Last month, the Federal Circuit decided a case over 70 years in the making. Following the bombing of Pearl Harbor in 1941 and full-scale U.S. entrance into World War II, the government entered into a series of contracts with oil companies to ramp up production of aviation gasoline (“avgas”) desperately needed for the war effort. But along with increased production came increased waste and toxic byproducts, notably spent alkylation acid and “acid sludge.” Safe waste disposal could not keep up with production, and much of the waste was eventually dumped at a site in Fullerton, California.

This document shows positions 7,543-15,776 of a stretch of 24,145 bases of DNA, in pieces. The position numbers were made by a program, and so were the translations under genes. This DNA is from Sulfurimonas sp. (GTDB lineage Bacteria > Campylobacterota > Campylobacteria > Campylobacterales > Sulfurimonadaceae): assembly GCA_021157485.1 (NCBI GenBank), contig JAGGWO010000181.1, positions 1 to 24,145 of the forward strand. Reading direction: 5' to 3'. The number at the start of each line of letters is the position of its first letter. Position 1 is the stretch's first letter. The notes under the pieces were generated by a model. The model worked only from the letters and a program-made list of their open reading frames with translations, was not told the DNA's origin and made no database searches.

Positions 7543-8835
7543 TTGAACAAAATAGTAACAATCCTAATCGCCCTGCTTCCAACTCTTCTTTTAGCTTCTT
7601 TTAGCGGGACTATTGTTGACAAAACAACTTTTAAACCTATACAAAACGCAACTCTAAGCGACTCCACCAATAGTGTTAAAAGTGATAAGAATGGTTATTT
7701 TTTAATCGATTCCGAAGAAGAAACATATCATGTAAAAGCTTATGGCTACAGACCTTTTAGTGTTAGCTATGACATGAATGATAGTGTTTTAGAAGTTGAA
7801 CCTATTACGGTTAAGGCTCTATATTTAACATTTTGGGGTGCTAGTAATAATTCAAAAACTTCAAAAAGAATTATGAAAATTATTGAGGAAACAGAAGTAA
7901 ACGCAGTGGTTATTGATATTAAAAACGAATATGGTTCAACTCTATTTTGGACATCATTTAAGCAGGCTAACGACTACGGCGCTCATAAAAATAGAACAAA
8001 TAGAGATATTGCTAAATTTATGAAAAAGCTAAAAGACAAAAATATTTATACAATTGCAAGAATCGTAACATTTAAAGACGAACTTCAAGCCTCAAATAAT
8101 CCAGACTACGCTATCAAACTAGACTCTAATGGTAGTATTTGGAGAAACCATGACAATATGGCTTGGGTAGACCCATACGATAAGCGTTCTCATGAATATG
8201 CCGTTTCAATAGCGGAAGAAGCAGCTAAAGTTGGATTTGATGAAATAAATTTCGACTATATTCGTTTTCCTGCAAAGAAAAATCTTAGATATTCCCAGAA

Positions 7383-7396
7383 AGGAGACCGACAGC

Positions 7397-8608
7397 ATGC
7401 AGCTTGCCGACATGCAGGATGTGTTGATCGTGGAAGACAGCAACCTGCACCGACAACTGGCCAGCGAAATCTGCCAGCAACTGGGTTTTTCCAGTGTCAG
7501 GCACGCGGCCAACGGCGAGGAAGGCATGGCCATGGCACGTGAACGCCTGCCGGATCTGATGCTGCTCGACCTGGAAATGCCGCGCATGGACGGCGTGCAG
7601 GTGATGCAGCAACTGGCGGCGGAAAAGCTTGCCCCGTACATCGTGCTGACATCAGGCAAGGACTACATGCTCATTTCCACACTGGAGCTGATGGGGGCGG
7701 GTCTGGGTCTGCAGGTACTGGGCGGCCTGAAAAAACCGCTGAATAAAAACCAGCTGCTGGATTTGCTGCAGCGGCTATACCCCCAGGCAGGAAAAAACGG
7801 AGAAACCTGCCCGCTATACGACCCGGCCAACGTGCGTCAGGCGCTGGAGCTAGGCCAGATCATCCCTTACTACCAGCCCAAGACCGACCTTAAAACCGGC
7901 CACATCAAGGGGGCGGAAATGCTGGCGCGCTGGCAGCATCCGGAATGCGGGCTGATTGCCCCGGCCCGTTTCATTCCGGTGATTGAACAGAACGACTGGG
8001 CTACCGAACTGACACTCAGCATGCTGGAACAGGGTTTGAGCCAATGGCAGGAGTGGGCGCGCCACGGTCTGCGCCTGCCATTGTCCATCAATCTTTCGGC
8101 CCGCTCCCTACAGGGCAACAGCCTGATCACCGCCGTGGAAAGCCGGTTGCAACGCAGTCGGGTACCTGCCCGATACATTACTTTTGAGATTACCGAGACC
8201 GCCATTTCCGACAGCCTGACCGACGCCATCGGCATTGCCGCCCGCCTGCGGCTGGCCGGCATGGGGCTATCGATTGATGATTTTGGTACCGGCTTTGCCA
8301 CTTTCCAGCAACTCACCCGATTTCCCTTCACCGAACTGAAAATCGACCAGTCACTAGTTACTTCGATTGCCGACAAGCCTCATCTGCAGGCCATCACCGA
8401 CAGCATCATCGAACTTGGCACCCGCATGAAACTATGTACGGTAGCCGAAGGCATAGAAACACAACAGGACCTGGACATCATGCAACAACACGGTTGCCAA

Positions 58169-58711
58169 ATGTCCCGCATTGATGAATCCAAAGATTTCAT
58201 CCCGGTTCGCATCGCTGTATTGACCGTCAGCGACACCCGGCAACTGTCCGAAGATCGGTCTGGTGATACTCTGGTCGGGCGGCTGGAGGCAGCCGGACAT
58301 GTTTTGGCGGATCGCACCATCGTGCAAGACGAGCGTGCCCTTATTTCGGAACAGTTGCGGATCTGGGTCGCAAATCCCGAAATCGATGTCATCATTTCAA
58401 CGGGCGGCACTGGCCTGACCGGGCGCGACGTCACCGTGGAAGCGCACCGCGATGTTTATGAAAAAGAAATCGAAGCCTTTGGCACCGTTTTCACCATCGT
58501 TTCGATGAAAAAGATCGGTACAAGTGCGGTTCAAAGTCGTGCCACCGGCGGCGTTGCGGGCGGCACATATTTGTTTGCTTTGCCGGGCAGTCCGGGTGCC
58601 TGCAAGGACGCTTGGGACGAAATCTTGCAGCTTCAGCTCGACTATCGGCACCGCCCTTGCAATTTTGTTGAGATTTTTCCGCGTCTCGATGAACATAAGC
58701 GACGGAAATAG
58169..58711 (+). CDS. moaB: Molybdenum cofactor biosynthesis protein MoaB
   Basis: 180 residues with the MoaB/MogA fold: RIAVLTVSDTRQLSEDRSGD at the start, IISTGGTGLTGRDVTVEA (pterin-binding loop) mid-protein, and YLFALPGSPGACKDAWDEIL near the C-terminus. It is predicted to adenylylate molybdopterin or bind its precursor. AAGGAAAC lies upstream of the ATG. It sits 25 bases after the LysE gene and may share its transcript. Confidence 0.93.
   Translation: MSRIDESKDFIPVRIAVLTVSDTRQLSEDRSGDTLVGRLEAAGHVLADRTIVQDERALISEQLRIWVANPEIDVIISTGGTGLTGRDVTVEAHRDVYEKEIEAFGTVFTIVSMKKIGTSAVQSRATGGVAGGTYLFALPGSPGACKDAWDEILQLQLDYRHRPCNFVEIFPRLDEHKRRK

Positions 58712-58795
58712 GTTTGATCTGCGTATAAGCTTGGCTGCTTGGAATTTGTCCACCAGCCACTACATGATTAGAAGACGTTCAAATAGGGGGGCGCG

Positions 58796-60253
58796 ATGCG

Until last week, the oil companies were on the hook for the cleanup costs. Thanks to the Federal Circuit’s recent ruling, though, the government must now reimburse the contractors for their remediation costs. The discussion below traces the course of the litigation, outlines the Federal Circuit’s legal analysis, and discusses how the decision represents but one potential avenue for U.S. government contractors to recover environmental remediation costs. Continue Reading Federal Circuit Requires Government to Indemnify Contractors for CERCLA Remediation Costs Based on “Taxes” Provision in WWII Contracts